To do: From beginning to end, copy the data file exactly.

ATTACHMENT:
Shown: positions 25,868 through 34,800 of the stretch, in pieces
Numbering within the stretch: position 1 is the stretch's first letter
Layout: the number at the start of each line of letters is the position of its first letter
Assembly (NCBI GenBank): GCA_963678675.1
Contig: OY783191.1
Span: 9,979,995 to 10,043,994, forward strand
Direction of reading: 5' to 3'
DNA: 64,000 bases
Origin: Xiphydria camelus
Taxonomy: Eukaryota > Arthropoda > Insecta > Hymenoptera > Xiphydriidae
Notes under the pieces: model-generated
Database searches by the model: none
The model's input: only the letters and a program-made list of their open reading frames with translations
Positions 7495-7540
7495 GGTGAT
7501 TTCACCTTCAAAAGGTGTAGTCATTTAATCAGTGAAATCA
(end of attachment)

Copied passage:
Shown: positions 25,868 through 34,800 of the stretch, in pieces
Numbering within the stretch: position 1 is the stretch's first letter
Layout: the number at the start of each line of letters is the position of its first letter
Assembly (NCBI GenBank): GCA_963678675.1
Contig: OY783191.1
Span: 9,979,995 to 10,043,994, forward strand
Direction of reading: 5' to 3'
DNA: 64,000 bases
Origin: Xiphydria camelus
Taxonomy: Eukaryota > Arthropoda > Insecta > Hymenoptera > Xiphydriidae
Notes under the pieces: model-generated
Database searches by the model: none
The model's input: only the letters and a program-made list of their open reading frames with translations
Positions 7495-7540
7495 GGTGAT
7501 TTCACCTTCAAAAGGTGTAGTCATTTAATCAGTGAAATCA